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- Roxas Electric and Construction Company, Inc. (RECCI) authorized its President Roberto B.
Roxas through a resolution to sell a parcel of land owned by the corporation, and to execute, sign
and deliver for and on behalf of the company.
- Petitioner Woodchild Holdings, Inc. (WHI) through its President Jonathan Y. Dy, offered to
buy the land from RECCI.
- The offer to purchase stated that it is made on the representation and warranty of the
OWNER/SELLER, that he holds a good and registrable title to the property, which shall be
conveyed CLEAR and FREE of all liens and encumbrances, and that in the event that the right of
way is insufficient for the buyer’s purpose, the seller agrees to sell additional square meter from
his current adjacent property to allow the buyer full access and full use of the property.
- Roxas accepted the offer and indicated his acceptance on Page 2 of the Deed.
- The sale was consummated.
- WHI subsequently entered into a construction agreement with Wimbeco Builder’s Inc. (WBI)
for the construction of a warehouse, and a lease agreement with Poderosa Leather Goods
Company, Inc. with a condition that the warehouse be ready by April 1, 1992.
- The building was finished and Poderosa became the lessee.
- WHI complained to Roberto Roxas that the vehicles of RECCI were parked on a portion of the
property over which WHI had been granted a right of way. Roxas promised to look into the
matter. Dy and Roxas discussed the need of the WHI to buy a 500-square-meter portion the
adjacent lot as provided for in the deed of absolute sale. However, Roxas died soon thereafter.
- WHI wrote the RECCI, reiterating its verbal requests to purchase a portion of the said lot as
provided for in the deed of absolute sale, and complained about the latter’s failure to eject the
squatters within the three-month period agreed upon in the said deed.
- RECCI rejected the demand of WHI, so WHI filed a case for Specific Performance and
Damages in the RTC of Makati.

RTC - in favor of WHI.

CA - reversed the RTC decision and dismissed the complaint. The CA ruled that, under the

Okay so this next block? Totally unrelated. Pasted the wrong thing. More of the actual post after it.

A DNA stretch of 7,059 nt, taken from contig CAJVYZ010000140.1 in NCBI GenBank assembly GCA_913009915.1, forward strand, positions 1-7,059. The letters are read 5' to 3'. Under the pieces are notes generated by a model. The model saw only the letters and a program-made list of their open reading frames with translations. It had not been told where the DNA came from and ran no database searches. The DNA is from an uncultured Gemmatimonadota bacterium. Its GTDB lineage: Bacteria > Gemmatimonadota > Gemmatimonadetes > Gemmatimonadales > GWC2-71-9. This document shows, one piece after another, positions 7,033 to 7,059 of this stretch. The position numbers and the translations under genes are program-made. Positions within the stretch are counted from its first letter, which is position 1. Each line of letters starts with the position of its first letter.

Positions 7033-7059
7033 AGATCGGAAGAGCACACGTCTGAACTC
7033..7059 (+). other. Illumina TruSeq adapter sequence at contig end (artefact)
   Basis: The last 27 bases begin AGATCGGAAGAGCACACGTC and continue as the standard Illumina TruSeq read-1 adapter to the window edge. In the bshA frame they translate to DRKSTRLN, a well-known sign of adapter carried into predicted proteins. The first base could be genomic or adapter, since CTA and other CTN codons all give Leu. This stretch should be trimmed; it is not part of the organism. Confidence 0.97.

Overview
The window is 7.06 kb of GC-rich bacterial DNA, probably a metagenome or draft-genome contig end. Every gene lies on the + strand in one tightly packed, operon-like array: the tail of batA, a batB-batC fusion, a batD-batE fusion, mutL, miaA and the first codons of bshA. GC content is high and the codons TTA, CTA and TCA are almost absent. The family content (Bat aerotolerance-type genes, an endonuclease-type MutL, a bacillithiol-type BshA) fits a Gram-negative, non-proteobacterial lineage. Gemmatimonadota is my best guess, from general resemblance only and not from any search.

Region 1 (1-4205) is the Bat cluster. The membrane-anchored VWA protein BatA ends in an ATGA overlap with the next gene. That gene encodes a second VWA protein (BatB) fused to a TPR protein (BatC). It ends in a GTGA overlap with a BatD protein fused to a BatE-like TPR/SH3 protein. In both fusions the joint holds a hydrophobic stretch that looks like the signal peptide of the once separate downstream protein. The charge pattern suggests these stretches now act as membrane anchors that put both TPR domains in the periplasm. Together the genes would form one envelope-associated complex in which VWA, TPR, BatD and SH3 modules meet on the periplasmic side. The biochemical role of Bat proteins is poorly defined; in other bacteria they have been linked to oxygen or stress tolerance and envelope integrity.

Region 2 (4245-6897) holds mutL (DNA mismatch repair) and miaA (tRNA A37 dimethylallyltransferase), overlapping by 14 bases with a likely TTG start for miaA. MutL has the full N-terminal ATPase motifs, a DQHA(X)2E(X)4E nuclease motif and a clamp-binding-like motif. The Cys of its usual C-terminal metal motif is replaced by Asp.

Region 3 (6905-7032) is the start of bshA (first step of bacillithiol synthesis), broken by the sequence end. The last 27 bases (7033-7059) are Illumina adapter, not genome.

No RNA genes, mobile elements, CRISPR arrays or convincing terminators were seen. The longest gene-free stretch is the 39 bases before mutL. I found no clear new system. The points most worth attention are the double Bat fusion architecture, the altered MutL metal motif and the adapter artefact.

resolution of the Board of Directors of the RECCI, Roxas was merely authorized to sell the first
lot, but not to grant right of way in favor of the WHI over a portion of the second lot, or to grant
an option to the petitioner to buy a portion thereof.

ISSUE - WON respondent is bound by the provisions of the deed of sale granting to the
petitioner the beneficial use and right of way over the adjacent lot of the lot they previously
bought. WON such provision is enforceable.

SC - We agree with respondent. Judgment of CA affirmed with modification.

- A corporation is a juridical person separate and distinct from its stockholders or members.
Accordingly, the property of the corporation is not the property of its stockholders or members
and may not be sold by the stockholders or members without express authorization from the
corporation’s board of directors.
- Indubitably, a corporation may act only through its board of directors or, when authorized
either by its by-laws or by its board resolution, through its officers or agents in the normal course
of business. The general principles of agency govern the relation between the corporation and its
officers or agents, subject to the articles of incorporation, by-laws, or relevant provisions of law.
- Generally, the acts of the corporate officers within the scope of their authority are binding on
the corporation. However, under Article 1910 of the New Civil Code, acts done by such officers
beyond the scope of their authority cannot bind the corporation unless it has ratified such acts
expressly or tacitly, or is estopped from denying them.
- In this case, the respondent denied authorizing its then president Roberto B. Roxas to sell a
portion of Lot No. 491-A-3-B-1 covered by TCT No. 78085, and to create a lien or burden
thereon. The petitioner was thus burdened to prove that the respondent so authorized Roxas to
sell the same and to create a lien thereon.
- Evidently, Roxas was not specifically authorized under the said resolution to grant a right of
way in favor of the petitioner on a portion of the second lot or to agree to sell to the petitioner a
portion thereof.
- For the principle of apparent authority to apply, the petitioner was burdened to prove the
following: (a) the acts of the respondent justifying belief in the agency by the petitioner; (b)
knowledge thereof by the respondent which is sought to be held; and, (c) reliance thereon by the
petitioner consistent with ordinary care and prudence.[34] In this case, there is no evidence on
record of specific acts made by the respondent[35] showing or indicating that it had full
knowledge of any representations made by Roxas to the petitioner that the respondent had
authorized him to grant to the respondent an option to buy a portion of Lot No. 491-A-3-B-1
covered by TCT No. 78085, or to create a burden or lien thereon, or that the respondent allowed
him to do so.